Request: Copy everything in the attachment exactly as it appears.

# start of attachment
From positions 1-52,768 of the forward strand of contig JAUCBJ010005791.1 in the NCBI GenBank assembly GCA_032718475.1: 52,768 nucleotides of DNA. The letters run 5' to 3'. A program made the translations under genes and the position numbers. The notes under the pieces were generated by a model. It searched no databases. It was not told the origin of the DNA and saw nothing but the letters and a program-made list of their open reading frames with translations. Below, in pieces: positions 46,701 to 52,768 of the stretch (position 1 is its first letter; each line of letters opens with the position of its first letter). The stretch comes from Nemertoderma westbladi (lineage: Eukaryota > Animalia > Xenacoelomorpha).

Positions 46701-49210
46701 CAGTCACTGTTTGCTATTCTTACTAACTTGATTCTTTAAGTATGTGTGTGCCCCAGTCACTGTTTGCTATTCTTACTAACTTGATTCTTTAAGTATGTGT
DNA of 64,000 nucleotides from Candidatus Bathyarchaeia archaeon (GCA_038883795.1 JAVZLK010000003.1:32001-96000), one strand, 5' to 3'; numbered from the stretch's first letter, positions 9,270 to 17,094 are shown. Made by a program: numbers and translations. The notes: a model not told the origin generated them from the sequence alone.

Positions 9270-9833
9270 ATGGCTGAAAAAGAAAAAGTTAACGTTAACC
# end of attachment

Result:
From positions 1-52,768 of the forward strand of contig JAUCBJ010005791.1 in the NCBI GenBank assembly GCA_032718475.1: 52,768 nucleotides of DNA. The letters run 5' to 3'. A program made the translations under genes and the position numbers. The notes under the pieces were generated by a model. It searched no databases. It was not told the origin of the DNA and saw nothing but the letters and a program-made list of their open reading frames with translations. Below, in pieces: positions 46,701 to 52,768 of the stretch (position 1 is its first letter; each line of letters opens with the position of its first letter). The stretch comes from Nemertoderma westbladi (lineage: Eukaryota > Animalia > Xenacoelomorpha).

Positions 46701-49210
46701 CAGTCACTGTTTGCTATTCTTACTAACTTGATTCTTTAAGTATGTGTGTGCCCCAGTCACTGTTTGCTATTCTTACTAACTTGATTCTTTAAGTATGTGT
DNA of 64,000 nucleotides from Candidatus Bathyarchaeia archaeon (GCA_038883795.1 JAVZLK010000003.1:32001-96000), one strand, 5' to 3'; numbered from the stretch's first letter, positions 9,270 to 17,094 are shown. Made by a program: numbers and translations. The notes: a model not told the origin generated them from the sequence alone.

Positions 9270-9833
9270 ATGGCTGAAAAAGAAAAAGTTAACGTTAACC